Trotters is used to mixed messages. After one Test he was a saviour. After South Africa, he was a weirdo, after Bangladesh a dupe. During this summer, a career that has brought him a Test average of 50 with one hundred and one double in nine games, and an ODI average of 70 with a hundred and a 90 in six matches, he has been regarded with a combination of suspicion and doubt.

Partly, that is because of aesthetics. Stress tells on his face and his body language. Unable to offer anything that looks more than functional, it's hard for him to excite the imagination, even of the pragmatists in the dressing room. If he'd produced exactly the same set of figures, but batted like Mark Ramprakash while he did it, we wouldn't even be having the conversation.

Thursday 8 July 2010

Bowling, Warnie...

Having faced Murali [see post below] I knew that Henry had been touched by a kind of mad genius when he came up with Merlyn. He'd built it in his barn, essentially alone, from bits of old things he had lying around, and here was a miracle from a kids' comic book- a machine that could replicate any bowler.

'In fact,' he said, 'it can do more than a bowler can. If you wanted to set it up to bowl a ball that turned twenty feet, you could'. It could also deliver extreme swing at extreme pace - upwards of 100mph. Matthew programmed it, just to show me. The ball came out like a laser, a red blur that screamed into the bottom of the stumps and scattered them yards back into the net. No man could have hit it. Henry had named Merlyn after the Welsh magician of Arturian legend. It was a fitting one.

The exact experience of facing Murali or Warne or any bowler was of course only possible in person. There were some parts of that experience that no machine could overcome. In his book The Art And Science Of Cricket, Bob Woolmer writes about the heavy amounts of information that a batsman gains before the bowler delivers, key indicators of length, line and pace that come from the run-up and action. The great players read these better than the rest. Facing Merlyn, they are denied you. He has no run-up [how cool would it be if he had...] , just the traffic light and the dead man's glare. Matthew estimated that you had to allow 10mph for the lack of a run and a bowling action - for example, to replicate pace of 90mph in terms of reaction time, Merlyn would have to be set at 80. All of these clues were programmed in.

And yet facing a machine had ghostly hints of playing Warne. As Merlyn's washing machine head was lowered to the right height, I was already facing a man who wasn't even in the same hemisphere as us. Because any version of Warne comes with his own meaning, his own heft. You're not thinking the one simple, pure thought any batsman should think - 'watch the ball'. You're thinking, 'right, well, the first one will be his stock ball, the huge, drifting leg break, so don't close yourself off, get your pad out of your way, play it with the bat, don't go hard at it, and whatever else you do, for f**k's sake don't chase it when it turns... But then what if it's not the leggie first because that's too obvious, what if it's the slider, or the zooter, or...'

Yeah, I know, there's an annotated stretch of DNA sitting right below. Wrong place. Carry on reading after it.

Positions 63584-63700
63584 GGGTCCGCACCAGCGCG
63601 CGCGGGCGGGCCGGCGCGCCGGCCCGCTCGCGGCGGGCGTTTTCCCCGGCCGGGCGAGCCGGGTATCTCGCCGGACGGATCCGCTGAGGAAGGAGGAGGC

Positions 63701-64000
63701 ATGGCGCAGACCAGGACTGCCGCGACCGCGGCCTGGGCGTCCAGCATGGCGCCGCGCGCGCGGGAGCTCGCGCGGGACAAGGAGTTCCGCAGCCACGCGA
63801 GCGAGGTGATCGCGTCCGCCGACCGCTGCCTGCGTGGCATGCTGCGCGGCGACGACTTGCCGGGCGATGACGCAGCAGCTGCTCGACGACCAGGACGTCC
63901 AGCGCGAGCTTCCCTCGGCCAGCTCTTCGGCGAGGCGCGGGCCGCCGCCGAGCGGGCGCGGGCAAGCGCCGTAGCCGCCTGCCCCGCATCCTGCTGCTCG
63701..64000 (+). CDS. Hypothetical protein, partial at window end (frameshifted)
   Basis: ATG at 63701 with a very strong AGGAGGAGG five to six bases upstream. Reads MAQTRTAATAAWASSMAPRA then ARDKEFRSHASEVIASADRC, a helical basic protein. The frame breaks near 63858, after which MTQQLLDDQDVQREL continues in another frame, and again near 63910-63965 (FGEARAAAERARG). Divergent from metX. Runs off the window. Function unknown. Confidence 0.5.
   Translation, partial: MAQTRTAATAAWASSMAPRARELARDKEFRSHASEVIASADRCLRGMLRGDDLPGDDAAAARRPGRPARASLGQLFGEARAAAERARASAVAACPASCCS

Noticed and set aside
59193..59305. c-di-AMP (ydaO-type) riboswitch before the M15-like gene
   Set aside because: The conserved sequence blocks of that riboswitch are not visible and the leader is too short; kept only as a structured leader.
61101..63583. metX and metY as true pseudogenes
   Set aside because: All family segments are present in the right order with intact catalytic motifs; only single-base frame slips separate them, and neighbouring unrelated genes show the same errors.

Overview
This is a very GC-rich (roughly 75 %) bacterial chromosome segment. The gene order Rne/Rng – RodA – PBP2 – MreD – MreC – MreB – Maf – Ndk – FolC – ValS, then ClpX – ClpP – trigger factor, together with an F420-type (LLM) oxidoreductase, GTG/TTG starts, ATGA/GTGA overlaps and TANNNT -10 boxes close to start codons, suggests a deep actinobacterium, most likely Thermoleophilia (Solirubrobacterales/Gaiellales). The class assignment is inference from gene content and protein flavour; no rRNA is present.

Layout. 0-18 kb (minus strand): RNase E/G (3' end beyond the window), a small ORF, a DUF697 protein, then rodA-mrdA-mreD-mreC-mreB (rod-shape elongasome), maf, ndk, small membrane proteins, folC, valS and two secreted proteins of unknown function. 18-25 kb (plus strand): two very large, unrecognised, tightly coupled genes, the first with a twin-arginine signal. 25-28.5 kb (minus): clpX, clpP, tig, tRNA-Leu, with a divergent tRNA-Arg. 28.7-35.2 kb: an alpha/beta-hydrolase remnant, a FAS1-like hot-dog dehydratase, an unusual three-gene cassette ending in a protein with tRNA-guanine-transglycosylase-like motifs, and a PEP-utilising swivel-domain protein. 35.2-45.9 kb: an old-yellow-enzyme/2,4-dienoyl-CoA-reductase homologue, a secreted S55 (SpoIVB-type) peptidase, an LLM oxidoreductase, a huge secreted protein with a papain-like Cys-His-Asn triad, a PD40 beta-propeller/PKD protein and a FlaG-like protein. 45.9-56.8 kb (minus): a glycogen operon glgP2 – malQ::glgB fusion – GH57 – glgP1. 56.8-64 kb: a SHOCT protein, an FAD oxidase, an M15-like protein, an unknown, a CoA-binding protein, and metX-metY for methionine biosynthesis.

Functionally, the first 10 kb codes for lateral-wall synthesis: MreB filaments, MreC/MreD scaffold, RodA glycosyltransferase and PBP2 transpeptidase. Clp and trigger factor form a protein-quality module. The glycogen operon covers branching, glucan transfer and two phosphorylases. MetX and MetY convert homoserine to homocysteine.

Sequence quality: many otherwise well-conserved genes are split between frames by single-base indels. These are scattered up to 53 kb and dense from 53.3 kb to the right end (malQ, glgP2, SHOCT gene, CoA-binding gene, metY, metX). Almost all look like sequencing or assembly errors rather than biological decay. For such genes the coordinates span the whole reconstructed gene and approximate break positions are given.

The traffic lights changed. Out sailed the ball in a perfect arc, high and clear. The drift came much later than it looked like it did on TV, and it was more extreme too, crossing the width of the stumps from off to leg, burrowing down through the air with late dip. It pitched somewhere around leg and screwed itself into the mat with a pop, spinning back out hard across the stumps, against the direction in which it had come. I'd lunged forward at it, guessing really, and it zipped right across the face of the bat, missing everything. The keeper would have taken it about a stump outside of off, at almost waist height.

Martin Amis once wrote that real ball-players had 'a natural severity' about everything they did. He was right. This was a different world, with different physics, and not many people could enter it. 'Warnie's leg break, which came down again and again, was subtly different each time, turning a little more, a little less, and each time with that natural severity, spiky and hard. I got a bat on a few. The thought of an attacking shot was almost laughable. The flipper stayed low and zipped into the bat. The googly was pickable only on line. Two overs of it was enough. Two overs of it was exhausting.

Merlyn showed another gap in experience, too, another world to cross. This was a net in a village in Wales with no-one watching. What would this be like in a Test match, maybe your first, with the physical presence of Warne, the aura and the history he brought with him? How do you overcome that?